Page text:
In simple terms, Gnosticism taught that "spirit" was good and "matter" was evil. Salvation, therefore, required one to escape the realm of matter (what was physical) and enter into the realm of spirit. These ideas were connected to the Greek concept of "duality." The Gnostic teachers taught that the way to make this escape or transfer was through "knowledge" (what the word gnosis means). Not any knowledge however, but the special knowledge held in secret by these same Gnostic teachers.

The conflict with the gospel and this teaching came in the form of questions concerning Jesus' identity. The contradiction for the Gnostics was the idea that something good, someone of God, someone who was God, someone who was spirit, came in the form of matter/humanity. Gnostics taught that matter was evil and the way to escape was through either the practice of self-denial or the complete embrace of hedonism (self-gratification). The problem for these teachers was that Jesus, the divine Son of God, came in the form of flesh/matter, practicing neither extreme self-denial nor self-gratification. He was not a self-indulgent sinner, but neither was He an ascetic like John the Baptist.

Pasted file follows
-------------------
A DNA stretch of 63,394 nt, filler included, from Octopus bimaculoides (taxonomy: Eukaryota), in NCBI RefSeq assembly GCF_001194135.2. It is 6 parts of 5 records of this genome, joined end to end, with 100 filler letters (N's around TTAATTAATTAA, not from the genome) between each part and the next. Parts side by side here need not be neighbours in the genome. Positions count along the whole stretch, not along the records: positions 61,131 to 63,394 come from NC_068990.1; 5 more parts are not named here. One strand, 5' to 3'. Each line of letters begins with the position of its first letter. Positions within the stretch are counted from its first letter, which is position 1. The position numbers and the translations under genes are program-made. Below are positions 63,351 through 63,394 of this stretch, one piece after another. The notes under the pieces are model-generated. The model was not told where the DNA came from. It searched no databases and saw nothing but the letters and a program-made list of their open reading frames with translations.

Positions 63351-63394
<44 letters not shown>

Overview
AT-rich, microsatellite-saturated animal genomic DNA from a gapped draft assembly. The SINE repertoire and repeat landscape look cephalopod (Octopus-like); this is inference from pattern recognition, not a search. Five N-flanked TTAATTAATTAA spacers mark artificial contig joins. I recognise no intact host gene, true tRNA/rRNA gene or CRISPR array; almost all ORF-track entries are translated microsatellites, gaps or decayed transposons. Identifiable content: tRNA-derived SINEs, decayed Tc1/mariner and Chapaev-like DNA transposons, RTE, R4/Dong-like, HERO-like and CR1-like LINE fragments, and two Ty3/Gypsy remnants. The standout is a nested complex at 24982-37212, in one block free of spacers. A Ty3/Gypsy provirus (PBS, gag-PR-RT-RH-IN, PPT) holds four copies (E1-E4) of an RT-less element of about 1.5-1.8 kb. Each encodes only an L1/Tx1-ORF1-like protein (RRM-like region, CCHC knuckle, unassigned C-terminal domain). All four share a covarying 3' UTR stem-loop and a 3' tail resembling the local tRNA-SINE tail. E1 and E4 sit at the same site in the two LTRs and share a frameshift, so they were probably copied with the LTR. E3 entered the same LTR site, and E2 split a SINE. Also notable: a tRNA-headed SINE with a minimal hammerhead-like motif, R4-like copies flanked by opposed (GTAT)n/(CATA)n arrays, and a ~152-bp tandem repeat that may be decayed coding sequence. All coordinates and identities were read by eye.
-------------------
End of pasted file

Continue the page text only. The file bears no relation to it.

The Gnostic teachers tried to resolve this problem (that a divine spirit inhabited a physical body - something they believed was impossible) by teaching that the spirit of Christ only entered Jesus at baptism and left Him before He died on the cross (thus the divine spirit was only visiting and not fully part of Jesus' essential being). Another way to realign the gospel with their Greek ideas was to say that Jesus was not really human, He only appeared to be human (thereby preserving the idea that spirit and matter were not compatible since Jesus was only Spirit and simply appeared to be physical). In other words, He was only a spirit appearing in the form of a man. By teaching this they were able to preserve their Greek idea of "dualism" while still acknowledging that Jesus was the Son of God. Their error lay in the fact that they denied the full humanity of Jesus in their description of His nature.

In Ephesus a man named Cerinthus was the leader of this movement and claimed to have special mystic experiences as well as exalted knowledge which could elevate his students. He taught that Jesus was Joseph's physical son and received God's Spirit at baptism but it left Him at the cross. In response to this John writes three epistles (letters) for a church that was facing new philosophies that were threatening to undermine its basic doctrines: that Christ was both fully God and man simultaneously. John's letters were meant to help the church maintain apostolic teaching against the perversion of the first (but not last) doctrinal threat.

The Letter - I John